Greece has always been a crossroads between East and West. In Northern Greece (Epirus, Macedonia, and Thrace) the regional food and cooking mirror the shepherd’s traditions, with local Greek cheeses and Greek yogurt playing an important role in the traditional Greek Diet. Savory pies, which keep and travel well –convenient to itinerant herdsman– are a major part of the local cooking. Pickled cabbage and peppers in every shape, heat level, and preparation are other common northern Greek ingredients. The cooking of Macedonia and Thrace has been immensely influenced by the million or so Greek refugees who emigrated en masse here after the Asia Minor catastrophe in 1922. With them came the flavors of the East and the aesthetics of a more urbane, sophisticated cooking style, peppered with more than a few French influences. Dishes we take for granted today, from moussaka to saganaki and more all arrived with the Asia Minor Greeks.
The Peloponnese is home to a cuisine where extra virgin Greek olive oil, one of the region’s most important products, flows in generous amounts in all sorts of Peloponnesian regional food, especially bean stews and vegetable dishes. Pork is a specialty here, too. Kalamata olives, world’s most famous, hails from the Peloponnese. In Ionian island cooking, the Venetian influence palpable in the countless Italian-sounding dishes (bianco, bourdetto, polpetes, etc.), the penchant for pasta, and more.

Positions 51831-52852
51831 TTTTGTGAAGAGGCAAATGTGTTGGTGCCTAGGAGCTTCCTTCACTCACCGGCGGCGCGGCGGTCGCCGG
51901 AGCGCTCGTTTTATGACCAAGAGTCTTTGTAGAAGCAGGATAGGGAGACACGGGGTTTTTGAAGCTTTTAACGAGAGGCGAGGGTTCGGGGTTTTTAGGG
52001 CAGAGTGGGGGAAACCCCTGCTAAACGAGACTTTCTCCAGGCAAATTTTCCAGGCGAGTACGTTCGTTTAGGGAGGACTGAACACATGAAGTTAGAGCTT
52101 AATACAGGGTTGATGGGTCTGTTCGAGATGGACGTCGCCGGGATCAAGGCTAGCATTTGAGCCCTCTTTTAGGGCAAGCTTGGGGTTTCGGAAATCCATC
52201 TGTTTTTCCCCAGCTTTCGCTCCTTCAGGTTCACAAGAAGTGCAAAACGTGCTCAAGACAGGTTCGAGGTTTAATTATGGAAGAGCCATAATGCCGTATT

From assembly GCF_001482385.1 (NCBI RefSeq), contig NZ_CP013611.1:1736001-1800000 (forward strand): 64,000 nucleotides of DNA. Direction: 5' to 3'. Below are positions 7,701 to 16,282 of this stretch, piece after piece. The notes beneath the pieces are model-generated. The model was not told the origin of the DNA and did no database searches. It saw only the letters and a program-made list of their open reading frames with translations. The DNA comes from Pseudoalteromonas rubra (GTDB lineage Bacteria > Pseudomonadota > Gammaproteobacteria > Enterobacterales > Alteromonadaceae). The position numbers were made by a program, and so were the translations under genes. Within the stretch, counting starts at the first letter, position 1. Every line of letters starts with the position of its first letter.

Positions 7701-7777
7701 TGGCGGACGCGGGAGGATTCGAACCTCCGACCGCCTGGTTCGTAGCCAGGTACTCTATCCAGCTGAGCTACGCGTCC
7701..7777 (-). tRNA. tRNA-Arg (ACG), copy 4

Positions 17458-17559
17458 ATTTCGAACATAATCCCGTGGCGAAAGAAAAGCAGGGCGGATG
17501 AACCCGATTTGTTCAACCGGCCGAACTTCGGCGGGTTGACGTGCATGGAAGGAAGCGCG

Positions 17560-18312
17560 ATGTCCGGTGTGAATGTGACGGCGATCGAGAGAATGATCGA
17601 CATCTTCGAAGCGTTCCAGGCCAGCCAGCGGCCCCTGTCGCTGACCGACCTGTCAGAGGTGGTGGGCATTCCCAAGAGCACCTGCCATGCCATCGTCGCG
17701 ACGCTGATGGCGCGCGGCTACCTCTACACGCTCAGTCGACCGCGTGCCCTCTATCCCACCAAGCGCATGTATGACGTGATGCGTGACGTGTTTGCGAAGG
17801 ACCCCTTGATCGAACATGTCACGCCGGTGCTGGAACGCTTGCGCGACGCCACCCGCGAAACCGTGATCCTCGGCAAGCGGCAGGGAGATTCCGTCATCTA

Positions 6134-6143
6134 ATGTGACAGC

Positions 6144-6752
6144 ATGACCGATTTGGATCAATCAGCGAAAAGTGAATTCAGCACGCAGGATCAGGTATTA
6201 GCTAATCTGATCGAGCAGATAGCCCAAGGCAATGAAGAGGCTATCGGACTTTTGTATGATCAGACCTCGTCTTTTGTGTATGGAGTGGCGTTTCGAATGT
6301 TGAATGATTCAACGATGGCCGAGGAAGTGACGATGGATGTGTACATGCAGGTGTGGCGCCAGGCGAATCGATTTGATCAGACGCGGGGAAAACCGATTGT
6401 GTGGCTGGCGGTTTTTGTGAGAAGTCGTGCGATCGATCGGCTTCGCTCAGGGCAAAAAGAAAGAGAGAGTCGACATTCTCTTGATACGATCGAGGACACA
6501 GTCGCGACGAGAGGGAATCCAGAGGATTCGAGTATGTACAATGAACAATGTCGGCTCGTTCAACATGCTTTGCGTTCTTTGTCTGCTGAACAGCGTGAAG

Aegean cuisine is simple. Chick peas and yellow split peas, filling vegetables fritters, pan-fried greens pies, oven-roasted goat and grilled fish are some of the classics of Aegean cuisine. Aegean cuisine culminates in the cuisine of Crete, mother of the Mediterranean Diet. Crete’s regional food is unique! Wild greens are paired with everything from meat to fish to snails to legumes in a multitude of simple, nutritious, delicious dishes finished with excellent extra virgin olive oil. The island also produces myriad cheeses and famed thyme honey, and vegetables that are exported all over the world.